Mar 4th, 2024, 02:00 PM

The 21st Century Carrie Bradshaw

By Lea Abi Saad
Image Credit: Lea Abi Saad, Clayton Wilson
How Substack is redefining the blog

Nostalgia wins again: blogs and newsletters have returned (if they ever left), neatly packaged in a two-for-one deal on Substack.

Blogging is not as lost an art form as we thought: the slow but steady rise of Substack proves that we still have room for column-style journalism and 2000s blogosphere writing. But what exactly is Substack, and how does it differ from social media platforms like Instagram or Twitter?

Substack is essentially an online newsletter platform where writers start their own subscription-based columns sent directly to their specific subscribers through newsletters. Since there are no ads or algorithmic quibbling, the power is totally in the writer's hands. Substack hosts the prominent likes of political journalist Seymour Hersh, as well as writer and musician Patti Smith. Such writers have migrated to Substack, not only because it allows them to put whatever they want out into the world but also because they can profit off their work through reader subscriptions at €5 per month. In the current journalistic climate characterized by underpaid writers and editors driven by fear of controversy, Substack has become a saving grace.  

The true goldmine of this website is not the seasoned journalists who want to break free from the constraints of a publication’s binds. Instead, it lies in the niche of the random twenty-something woman who microdoses on journaling by spilling her thoughts onto a Substack post, reminiscent of a Sex and the City voiceover monologue. 


The writer on Substack can be anyone, anywhere: a European traveler writing love letters, a consummate New Yorker reflecting upon bad habits, an unnamed specter in some vague place. Think of her as Schrödinger's girl; she exists everywhere and nowhere, and first and foremost, she is a writer. She dissects first loves, mothers, perfume branding strategies, French philosophers, and her eerie cryptic dreams. Not only is she a writer, but she is also a vibe curator. Her introspective cultural analyses and self-reflective meditations are broken up with a Spotify link to a Cocteau Twins album, a meme, a photograph of artful vintage clutter on a dresser, a Joan Didion quote, a poem by Louise Glück, a still from a '90s Chloë Sevigny cult classic. The possibilities are endless. 

The writing holds the entire piece together, turning the unassuming blog post into a dreamlike experience. The style often veers a little into the realm of lyric poetry. It is pensive without being pitiful, self-aware without being self-deprecatory. It criticizes culture while acknowledging its role in it. It feels a little surreal but is so achingly relatable. It wants you to focus. Sometimes, it sounds like a melancholic Carrie Bradshaw, staring at the ceiling of her New York City apartment ("I couldn't help but wonder...") and sometimes it's satirical and funny. It contains multitudes, but it is always diligent in its words and the message it wants to impress upon the reader. 

Altogether, the column-style writing and the audiovisual elements come together to create a blog post toeing the line between authentic and performative; it's as if a diary entry and a Pinterest board had a baby. A pessimist might call it the commodification of malaise through yet another social media platform hiding behind a veil of pseudo-intellectualism. A realist would call it a healthier and much more thoughtful version of Twitter.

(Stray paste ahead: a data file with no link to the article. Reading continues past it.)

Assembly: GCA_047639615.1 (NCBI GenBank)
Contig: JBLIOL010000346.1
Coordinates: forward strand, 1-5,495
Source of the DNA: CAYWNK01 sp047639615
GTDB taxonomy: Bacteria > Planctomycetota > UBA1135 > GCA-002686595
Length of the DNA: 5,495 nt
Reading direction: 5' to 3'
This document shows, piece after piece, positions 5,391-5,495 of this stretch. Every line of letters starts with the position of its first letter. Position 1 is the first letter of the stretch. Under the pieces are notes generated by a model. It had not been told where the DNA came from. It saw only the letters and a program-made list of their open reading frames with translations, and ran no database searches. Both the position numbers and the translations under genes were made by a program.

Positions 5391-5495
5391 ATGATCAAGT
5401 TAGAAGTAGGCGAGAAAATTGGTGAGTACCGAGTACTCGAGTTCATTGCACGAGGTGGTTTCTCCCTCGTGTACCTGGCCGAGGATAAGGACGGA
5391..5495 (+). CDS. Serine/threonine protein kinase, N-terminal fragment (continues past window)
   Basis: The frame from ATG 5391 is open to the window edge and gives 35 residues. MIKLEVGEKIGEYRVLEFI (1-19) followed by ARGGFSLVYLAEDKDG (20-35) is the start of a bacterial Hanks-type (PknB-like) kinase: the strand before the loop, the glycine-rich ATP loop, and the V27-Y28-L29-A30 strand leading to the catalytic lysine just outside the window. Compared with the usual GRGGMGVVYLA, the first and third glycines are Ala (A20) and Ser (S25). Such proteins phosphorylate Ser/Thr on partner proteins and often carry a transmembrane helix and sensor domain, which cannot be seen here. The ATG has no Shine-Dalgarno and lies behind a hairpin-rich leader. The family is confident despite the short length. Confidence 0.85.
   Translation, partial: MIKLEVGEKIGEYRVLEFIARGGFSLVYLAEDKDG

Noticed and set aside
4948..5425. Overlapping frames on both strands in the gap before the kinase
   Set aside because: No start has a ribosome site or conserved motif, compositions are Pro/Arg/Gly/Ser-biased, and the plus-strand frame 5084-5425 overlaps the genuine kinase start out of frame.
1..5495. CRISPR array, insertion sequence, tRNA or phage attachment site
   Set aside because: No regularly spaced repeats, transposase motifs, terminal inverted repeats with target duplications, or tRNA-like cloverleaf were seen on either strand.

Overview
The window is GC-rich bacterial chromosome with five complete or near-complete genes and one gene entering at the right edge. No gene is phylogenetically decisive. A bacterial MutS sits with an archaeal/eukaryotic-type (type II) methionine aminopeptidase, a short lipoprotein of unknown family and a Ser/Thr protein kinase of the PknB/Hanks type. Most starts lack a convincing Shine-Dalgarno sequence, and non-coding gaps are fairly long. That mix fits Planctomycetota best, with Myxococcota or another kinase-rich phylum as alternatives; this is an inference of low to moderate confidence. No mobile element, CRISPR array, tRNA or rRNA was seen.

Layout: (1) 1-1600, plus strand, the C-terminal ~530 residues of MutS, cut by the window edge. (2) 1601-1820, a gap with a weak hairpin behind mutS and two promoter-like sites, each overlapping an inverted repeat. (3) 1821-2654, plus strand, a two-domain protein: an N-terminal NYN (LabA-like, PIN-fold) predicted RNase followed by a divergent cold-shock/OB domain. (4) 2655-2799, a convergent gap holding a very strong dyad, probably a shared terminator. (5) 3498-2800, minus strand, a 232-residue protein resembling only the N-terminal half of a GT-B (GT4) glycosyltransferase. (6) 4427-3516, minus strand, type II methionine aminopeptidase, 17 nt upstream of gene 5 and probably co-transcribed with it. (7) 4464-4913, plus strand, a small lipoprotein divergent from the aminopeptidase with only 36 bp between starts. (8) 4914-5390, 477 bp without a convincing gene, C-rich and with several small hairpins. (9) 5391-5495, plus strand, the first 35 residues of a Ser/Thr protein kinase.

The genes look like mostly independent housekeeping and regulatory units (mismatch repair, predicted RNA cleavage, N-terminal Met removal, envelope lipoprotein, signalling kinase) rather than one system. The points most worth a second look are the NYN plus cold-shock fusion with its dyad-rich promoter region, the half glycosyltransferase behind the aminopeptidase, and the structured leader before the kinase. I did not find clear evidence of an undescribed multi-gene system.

The Substack niche is slowly breaking into the mainstream. One of its most well-known creators, Rayne Fisher-Quann, rose to micro-celebrity status through a post titled “standing on the shoulders of complex female characters,” in which she reflects on our generation's neurotic tendency to filter our experiences and shape our identities according to the media we consume to market ourselves. Her cultural criticism and personal essays earned her over 80,000 subscribers on Substack and a publishing deal with Alfred A. Knopf. Although not every Substack blogger earns as prolifically as she does, many have a dedicated readership that supplies them with, if not some income, at least some attention, which is all a writer asks for.


What Substack implies for the online landscape is still being determined. Very few people have the attention span for weekly newsletters. Even fewer want to pay to read someone else’s thoughts when they could do it for free on TikTok, accompanied by a jaunty soundbite. There is deliberate intention in writing or subscribing to a newsletter nonexistent on other social media platforms, where algorithms control your feed. 

The rise in popularity of blog-like newsletters implies a shift in perspective: now, more than ever, we are being mindful of the content we consume. We want content that is inspiring and thought-provoking. We want to be entertained and educated at the same time. We want to read something that carries a little bit of emotional depth. We want to read, period. Maybe we are abandoning—or at least taking small breaks from—the instant dopamine rush created by Instagram influencers in favor of creativity that doesn't talk down to its readers but encourages them to understand every sentence and reference. The popularization of this niche proves that there is an audience for this type of writing, which blends the column and the essay, the personal voice and the critical one.

It might be too soon to say that writers and journalists are reclaiming the high status they held in the '90s, but it's no longer a far-fetched prediction either.